February 23, 2016

Another Word about Antonin Scalia

Jeffrey Toobin, the legal correspondent for The New Yorker, wrote a “Talk of the Town” piece for the February 29 issue that quickly puts the legacy of Justice Antonin Scalia in perspective. Be sure to savor the first sentence of “Looking Back,” which begins with this paragraph:
Atonin Scalia, who died this month, after nearly three decades on the Supreme Court, devoted his professional life to making the United States a less fair, less tolerant, and less admirable democracy. Fortunately, he mostly failed. Belligerent with his colleagues, dismissive of his critics, nostalgic for a world where outsiders knew their place and stayed there, Scalia represents a perfect model for everything that President Obama should avoid in a successor. The great Justices of the Supreme Court have always looked forward; their words both anticipated and helped shape the nation that the United States was becoming. Chief Justice John Marshall read the new Constitution to allow for a vibrant and progressive federal government. Louis Brandeis understood the need for that government to regulate an industrializing economy. Earl Warren saw that segregation was poison in the modern world. Scalia, in contrast, looked backward.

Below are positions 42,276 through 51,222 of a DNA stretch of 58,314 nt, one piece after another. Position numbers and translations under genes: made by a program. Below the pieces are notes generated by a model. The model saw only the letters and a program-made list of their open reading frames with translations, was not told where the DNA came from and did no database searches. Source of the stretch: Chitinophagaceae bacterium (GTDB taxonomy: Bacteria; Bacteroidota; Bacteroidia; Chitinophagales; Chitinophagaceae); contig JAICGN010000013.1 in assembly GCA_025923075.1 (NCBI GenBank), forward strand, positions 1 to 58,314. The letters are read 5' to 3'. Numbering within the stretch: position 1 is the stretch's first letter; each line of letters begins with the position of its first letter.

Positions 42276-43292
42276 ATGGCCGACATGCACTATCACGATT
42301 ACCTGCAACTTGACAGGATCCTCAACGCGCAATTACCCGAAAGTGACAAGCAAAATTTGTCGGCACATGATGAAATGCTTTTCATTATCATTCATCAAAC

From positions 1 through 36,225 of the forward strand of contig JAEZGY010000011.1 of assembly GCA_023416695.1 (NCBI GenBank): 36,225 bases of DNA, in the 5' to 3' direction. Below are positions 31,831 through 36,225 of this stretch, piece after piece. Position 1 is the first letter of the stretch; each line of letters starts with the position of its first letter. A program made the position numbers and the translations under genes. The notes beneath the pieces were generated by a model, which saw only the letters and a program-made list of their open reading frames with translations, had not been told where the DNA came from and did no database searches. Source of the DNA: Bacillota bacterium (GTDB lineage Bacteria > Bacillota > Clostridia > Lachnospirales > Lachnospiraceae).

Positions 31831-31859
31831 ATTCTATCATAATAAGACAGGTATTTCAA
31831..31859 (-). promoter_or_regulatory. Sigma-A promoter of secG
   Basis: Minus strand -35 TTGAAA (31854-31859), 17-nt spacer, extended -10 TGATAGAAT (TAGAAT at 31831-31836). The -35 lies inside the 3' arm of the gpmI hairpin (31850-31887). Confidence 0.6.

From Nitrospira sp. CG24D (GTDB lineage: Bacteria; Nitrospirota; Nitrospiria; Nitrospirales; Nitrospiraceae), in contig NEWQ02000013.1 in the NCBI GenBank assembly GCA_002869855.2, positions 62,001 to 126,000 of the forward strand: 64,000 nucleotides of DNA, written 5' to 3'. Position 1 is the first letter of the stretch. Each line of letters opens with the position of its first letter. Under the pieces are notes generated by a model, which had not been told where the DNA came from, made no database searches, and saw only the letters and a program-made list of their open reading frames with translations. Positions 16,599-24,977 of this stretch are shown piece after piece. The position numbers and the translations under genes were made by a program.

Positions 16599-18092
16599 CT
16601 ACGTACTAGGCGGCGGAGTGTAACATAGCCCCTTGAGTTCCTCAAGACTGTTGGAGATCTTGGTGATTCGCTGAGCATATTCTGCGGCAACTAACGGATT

The whole piece can be read here. No more needs to be said except perhaps that this man must be replaced on the court by a forward-looking justice. Such a justice would not be appointed by a Republican president.

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